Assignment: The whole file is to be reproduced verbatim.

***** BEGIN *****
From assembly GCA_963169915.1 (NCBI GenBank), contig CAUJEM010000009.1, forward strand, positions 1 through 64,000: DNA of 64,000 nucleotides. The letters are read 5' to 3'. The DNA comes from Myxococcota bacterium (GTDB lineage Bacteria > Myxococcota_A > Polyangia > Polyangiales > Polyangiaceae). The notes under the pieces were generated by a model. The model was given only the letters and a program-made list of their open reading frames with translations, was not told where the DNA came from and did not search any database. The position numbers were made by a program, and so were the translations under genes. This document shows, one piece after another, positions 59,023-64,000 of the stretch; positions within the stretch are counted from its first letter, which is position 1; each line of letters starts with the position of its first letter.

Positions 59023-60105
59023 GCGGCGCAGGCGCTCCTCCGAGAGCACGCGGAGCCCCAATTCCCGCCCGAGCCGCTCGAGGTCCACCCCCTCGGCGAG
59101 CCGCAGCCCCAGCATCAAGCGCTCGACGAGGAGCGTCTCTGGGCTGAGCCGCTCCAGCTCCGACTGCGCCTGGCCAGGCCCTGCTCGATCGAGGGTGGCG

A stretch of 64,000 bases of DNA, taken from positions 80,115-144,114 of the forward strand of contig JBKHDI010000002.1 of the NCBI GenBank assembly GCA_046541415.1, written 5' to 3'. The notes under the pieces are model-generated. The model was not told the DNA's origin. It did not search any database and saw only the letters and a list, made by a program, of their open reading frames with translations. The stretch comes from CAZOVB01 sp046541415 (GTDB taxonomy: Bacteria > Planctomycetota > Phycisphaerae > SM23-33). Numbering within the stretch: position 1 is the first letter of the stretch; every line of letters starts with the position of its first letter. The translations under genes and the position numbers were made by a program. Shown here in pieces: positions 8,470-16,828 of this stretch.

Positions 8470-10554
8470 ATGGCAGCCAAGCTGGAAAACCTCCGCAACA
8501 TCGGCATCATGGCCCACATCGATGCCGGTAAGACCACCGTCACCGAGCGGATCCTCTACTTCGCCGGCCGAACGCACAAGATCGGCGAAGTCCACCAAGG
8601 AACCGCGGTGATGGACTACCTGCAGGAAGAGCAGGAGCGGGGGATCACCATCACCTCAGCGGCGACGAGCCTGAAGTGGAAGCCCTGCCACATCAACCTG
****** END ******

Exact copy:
From assembly GCA_963169915.1 (NCBI GenBank), contig CAUJEM010000009.1, forward strand, positions 1 through 64,000: DNA of 64,000 nucleotides. The letters are read 5' to 3'. The DNA comes from Myxococcota bacterium (GTDB lineage Bacteria > Myxococcota_A > Polyangia > Polyangiales > Polyangiaceae). The notes under the pieces were generated by a model. The model was given only the letters and a program-made list of their open reading frames with translations, was not told where the DNA came from and did not search any database. The position numbers were made by a program, and so were the translations under genes. This document shows, one piece after another, positions 59,023-64,000 of the stretch; positions within the stretch are counted from its first letter, which is position 1; each line of letters starts with the position of its first letter.

Positions 59023-60105
59023 GCGGCGCAGGCGCTCCTCCGAGAGCACGCGGAGCCCCAATTCCCGCCCGAGCCGCTCGAGGTCCACCCCCTCGGCGAG
59101 CCGCAGCCCCAGCATCAAGCGCTCGACGAGGAGCGTCTCTGGGCTGAGCCGCTCCAGCTCCGACTGCGCCTGGCCAGGCCCTGCTCGATCGAGGGTGGCG

A stretch of 64,000 bases of DNA, taken from positions 80,115-144,114 of the forward strand of contig JBKHDI010000002.1 of the NCBI GenBank assembly GCA_046541415.1, written 5' to 3'. The notes under the pieces are model-generated. The model was not told the DNA's origin. It did not search any database and saw only the letters and a list, made by a program, of their open reading frames with translations. The stretch comes from CAZOVB01 sp046541415 (GTDB taxonomy: Bacteria > Planctomycetota > Phycisphaerae > SM23-33). Numbering within the stretch: position 1 is the first letter of the stretch; every line of letters starts with the position of its first letter. The translations under genes and the position numbers were made by a program. Shown here in pieces: positions 8,470-16,828 of this stretch.

Positions 8470-10554
8470 ATGGCAGCCAAGCTGGAAAACCTCCGCAACA
8501 TCGGCATCATGGCCCACATCGATGCCGGTAAGACCACCGTCACCGAGCGGATCCTCTACTTCGCCGGCCGAACGCACAAGATCGGCGAAGTCCACCAAGG
8601 AACCGCGGTGATGGACTACCTGCAGGAAGAGCAGGAGCGGGGGATCACCATCACCTCAGCGGCGACGAGCCTGAAGTGGAAGCCCTGCCACATCAACCTG